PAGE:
Calibration determines the relationship between the analytical response and the analyte concentration.
Usually this is determined by the use of chemical standards. There are several types of calibration procedures:
(1) Comparison with standards, (2) External standard calibration, (3) Standard addition method, and (4) internal
standard method.
Comparison with standards may be done by direct comparison or titrations. In direct comparison, the property
of the analyte is compared with standards such that the property being tested matches the standard. For example, in
early colorimeters, the color produced as the result of a chemical reaction of the analyte was compared with the color
produced by reaction of standards. If the concentration of the standard was varied by dilution, for example, it was
possible to obtain a fairly exact color match. The concentration of the analyte was then equal to the concentration of
the standard after dilution. Titrations are among the most accurate of all analytical procedures. In a titration, the
analyte reacts with a standardized reagent (titrant) in a reaction of known stoichiometry. Usually the amount of titrant
is varied until chemical equivalence is reached, as indicated by the color change of a chemical indicator or by the
change in an instrument response. The amount of the standardized reagent needed to achieve chemical equivalence
can then be related to the amount of analyte present.
An external standard is prepared separately from the sample. External standards are used to calibrate
instruments and procedures when there are no interference effects from matrix components in the analyte solution. A
series of such external standards containing the analyte in known concentrations is prepared. Ideally, three or more
such solutions are used in the calibration process. Calibration is accomplished by obtained the response signal
(absorbance, peak height, peak area) as a function of known analyte concentration. A calibration curve is prepared by
plotting the data or by fitting them to a suitable mathematical equation, such as the slope-intercept form used in the
method of linear least squares. The response signal is then obtained for the sample and used to predict the unknown
analyte concentration from the calibration curve or best-fit equation.
Standard-addition methods are particularly useful for analyzing complex samples in which the likelihood of
matrix effects is substantial. One of the most common form of standard-addition involves adding one or more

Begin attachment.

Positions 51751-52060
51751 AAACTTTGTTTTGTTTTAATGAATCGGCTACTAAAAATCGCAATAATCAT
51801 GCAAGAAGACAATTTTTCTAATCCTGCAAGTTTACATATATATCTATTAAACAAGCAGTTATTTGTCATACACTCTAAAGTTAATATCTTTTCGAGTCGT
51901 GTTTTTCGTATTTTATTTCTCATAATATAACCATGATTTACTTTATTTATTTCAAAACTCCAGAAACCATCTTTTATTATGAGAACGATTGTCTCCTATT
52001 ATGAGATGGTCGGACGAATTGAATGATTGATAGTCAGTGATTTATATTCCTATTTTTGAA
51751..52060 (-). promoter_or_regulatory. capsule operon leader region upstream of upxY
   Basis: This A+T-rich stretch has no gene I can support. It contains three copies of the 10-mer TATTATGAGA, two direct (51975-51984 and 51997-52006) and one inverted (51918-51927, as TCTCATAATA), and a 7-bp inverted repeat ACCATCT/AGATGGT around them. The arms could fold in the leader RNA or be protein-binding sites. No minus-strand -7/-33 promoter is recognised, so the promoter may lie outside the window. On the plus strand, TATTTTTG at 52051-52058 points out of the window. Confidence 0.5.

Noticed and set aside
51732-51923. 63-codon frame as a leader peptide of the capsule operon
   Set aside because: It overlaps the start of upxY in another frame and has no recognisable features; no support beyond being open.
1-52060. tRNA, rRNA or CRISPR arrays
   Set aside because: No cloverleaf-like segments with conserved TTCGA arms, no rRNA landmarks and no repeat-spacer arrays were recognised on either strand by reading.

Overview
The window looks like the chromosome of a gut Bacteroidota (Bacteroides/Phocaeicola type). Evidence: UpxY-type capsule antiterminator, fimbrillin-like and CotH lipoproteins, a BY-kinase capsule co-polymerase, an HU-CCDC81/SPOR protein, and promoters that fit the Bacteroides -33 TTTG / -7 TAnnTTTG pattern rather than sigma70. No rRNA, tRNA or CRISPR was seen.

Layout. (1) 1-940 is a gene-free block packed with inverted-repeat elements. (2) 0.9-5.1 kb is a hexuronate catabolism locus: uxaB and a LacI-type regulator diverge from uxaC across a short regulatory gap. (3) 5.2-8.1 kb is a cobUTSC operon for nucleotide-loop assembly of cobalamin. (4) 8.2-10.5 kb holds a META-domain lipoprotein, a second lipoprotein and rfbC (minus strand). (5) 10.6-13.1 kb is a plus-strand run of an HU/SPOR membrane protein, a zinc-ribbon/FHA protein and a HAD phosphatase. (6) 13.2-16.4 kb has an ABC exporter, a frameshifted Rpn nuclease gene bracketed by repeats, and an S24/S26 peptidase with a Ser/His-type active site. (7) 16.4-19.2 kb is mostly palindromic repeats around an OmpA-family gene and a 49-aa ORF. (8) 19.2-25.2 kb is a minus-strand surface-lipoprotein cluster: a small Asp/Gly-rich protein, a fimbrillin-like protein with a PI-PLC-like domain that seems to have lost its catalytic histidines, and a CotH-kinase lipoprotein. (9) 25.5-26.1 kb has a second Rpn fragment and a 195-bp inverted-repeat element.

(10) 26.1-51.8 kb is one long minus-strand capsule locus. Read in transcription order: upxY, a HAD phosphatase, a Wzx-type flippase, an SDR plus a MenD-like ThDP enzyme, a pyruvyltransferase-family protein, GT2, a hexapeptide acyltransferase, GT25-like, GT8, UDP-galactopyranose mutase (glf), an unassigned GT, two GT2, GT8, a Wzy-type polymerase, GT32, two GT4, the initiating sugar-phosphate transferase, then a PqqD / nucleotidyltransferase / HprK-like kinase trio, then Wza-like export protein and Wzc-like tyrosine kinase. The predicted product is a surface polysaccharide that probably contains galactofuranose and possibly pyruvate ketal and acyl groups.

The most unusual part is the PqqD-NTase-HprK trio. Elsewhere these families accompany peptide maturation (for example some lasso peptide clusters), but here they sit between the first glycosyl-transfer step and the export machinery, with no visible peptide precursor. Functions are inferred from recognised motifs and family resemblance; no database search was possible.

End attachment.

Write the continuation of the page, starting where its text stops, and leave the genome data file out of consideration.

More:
increments of a standard solution to sample aliquots containing identical volumes. This process is often called spiking
the sample. Each solution is then diluted to a fixed volume before measurement.
An internal standard is a substance that is added in a constant amount to all samples, blanks, and calibration
standards in an analysis. Calibration involves plotting the ratio of the analyte signal to the internal-standard signal as a
function of the analyte concentration of the standards. This ratio for the sample is then used to obtain their analyte
concentration from a calibration curve.
Signals and Noise
Every analytical measurement is made up of two components. One component, the signal, carries information
about the analyte that is of interest to the scientist. The second, called noise, is made up of extraneous information
that is unwanted because it degrades the accuracy and precision of an analysis and also places a lower limit on the
amount of analyte that can be detected.
Chemical analyses are affected by two types of noise: chemical noise and instrumental noise. Chemical noise
arise from a host of uncontrollable variables that affect the chemistry of the system being analyzed. Examples include
undetected variations in temperature or pressure that affect the position of chemical equilibria, fluctuations in relative
humidity that cause changes in the moisture content of samples, vibrations that lead to stratification of powdered
solids, changes in light intensity that affect photosensitive materials, and laboratory fumes that interact with samples
or reagents. Instrumental noise is associated with each component of an instrument, i.e. the source, input transducer,
signal-processing elements, and the output transducer. Noise that is observed is usually a complex composite of
several sources of noise that cannot be fully characterized. An example is environmental noise which is a composite of
different forms of noise that arise from surroundings.

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Selecting an Analytical Method


There is an enormous array of tools for carrying out chemical analyses. Selection of a suitable method may be
guided by answering the following questions:
(1) What accuracy is required?
(2) How much sample is available?
(3) What is the concentration of the analyte?
(4) What components of the sample might cause interference?
(5) What are the physical and chemical properties of the sample matrix?
(6) How many samples are to be analyzed?
Other considerations in method choice are speed, ease and convenience, skill required of operator, cost and
availability of equipment and per-sample cost.

References:
Harris, DC (2005). Exploring Chemical Analysis 3rd Ed. W.H. Freeman and Company: New York
Skoog, DA, Holler, FJ and Crouch, SR (2007). Principles of Instrumental Analysis 6th Ed. Thomson Brooks/Cole: USA.
pp.1-24
Tissue, BM (2013). Basics of Analytical Chemistry and Chemical Equilibria. John Wiley & Sons, Inc.: New Jersey.
https://facultystaff.richmond.edu/~rdominey/301/local/Intro_Instrum_Analysis.pdf (accessed July 01, 2014)